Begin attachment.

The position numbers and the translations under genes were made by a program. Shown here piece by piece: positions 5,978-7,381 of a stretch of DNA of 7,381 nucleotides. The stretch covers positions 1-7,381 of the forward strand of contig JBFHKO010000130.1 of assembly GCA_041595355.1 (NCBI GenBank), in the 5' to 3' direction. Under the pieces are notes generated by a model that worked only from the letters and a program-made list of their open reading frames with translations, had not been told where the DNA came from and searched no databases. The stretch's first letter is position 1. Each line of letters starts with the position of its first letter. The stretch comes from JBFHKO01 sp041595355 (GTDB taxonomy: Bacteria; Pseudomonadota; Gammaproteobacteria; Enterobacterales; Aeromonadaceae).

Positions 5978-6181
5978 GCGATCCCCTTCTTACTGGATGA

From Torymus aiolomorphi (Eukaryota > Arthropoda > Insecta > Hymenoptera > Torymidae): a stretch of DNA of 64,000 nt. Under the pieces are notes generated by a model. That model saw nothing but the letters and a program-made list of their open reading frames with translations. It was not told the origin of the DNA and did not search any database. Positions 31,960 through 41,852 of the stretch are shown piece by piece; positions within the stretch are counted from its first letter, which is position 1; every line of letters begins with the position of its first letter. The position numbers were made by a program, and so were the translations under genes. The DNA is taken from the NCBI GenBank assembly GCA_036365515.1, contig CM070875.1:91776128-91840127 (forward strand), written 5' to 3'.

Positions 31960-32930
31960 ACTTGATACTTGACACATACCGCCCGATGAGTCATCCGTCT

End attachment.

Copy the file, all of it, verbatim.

The position numbers and the translations under genes were made by a program. Shown here piece by piece: positions 5,978-7,381 of a stretch of DNA of 7,381 nucleotides. The stretch covers positions 1-7,381 of the forward strand of contig JBFHKO010000130.1 of assembly GCA_041595355.1 (NCBI GenBank), in the 5' to 3' direction. Under the pieces are notes generated by a model that worked only from the letters and a program-made list of their open reading frames with translations, had not been told where the DNA came from and searched no databases. The stretch's first letter is position 1. Each line of letters starts with the position of its first letter. The stretch comes from JBFHKO01 sp041595355 (GTDB taxonomy: Bacteria; Pseudomonadota; Gammaproteobacteria; Enterobacterales; Aeromonadaceae).

Positions 5978-6181
5978 GCGATCCCCTTCTTACTGGATGA

From Torymus aiolomorphi (Eukaryota > Arthropoda > Insecta > Hymenoptera > Torymidae): a stretch of DNA of 64,000 nt. Under the pieces are notes generated by a model. That model saw nothing but the letters and a program-made list of their open reading frames with translations. It was not told the origin of the DNA and did not search any database. Positions 31,960 through 41,852 of the stretch are shown piece by piece; positions within the stretch are counted from its first letter, which is position 1; every line of letters begins with the position of its first letter. The position numbers were made by a program, and so were the translations under genes. The DNA is taken from the NCBI GenBank assembly GCA_036365515.1, contig CM070875.1:91776128-91840127 (forward strand), written 5' to 3'.

Positions 31960-32930
31960 ACTTGATACTTGACACATACCGCCCGATGAGTCATCCGTCT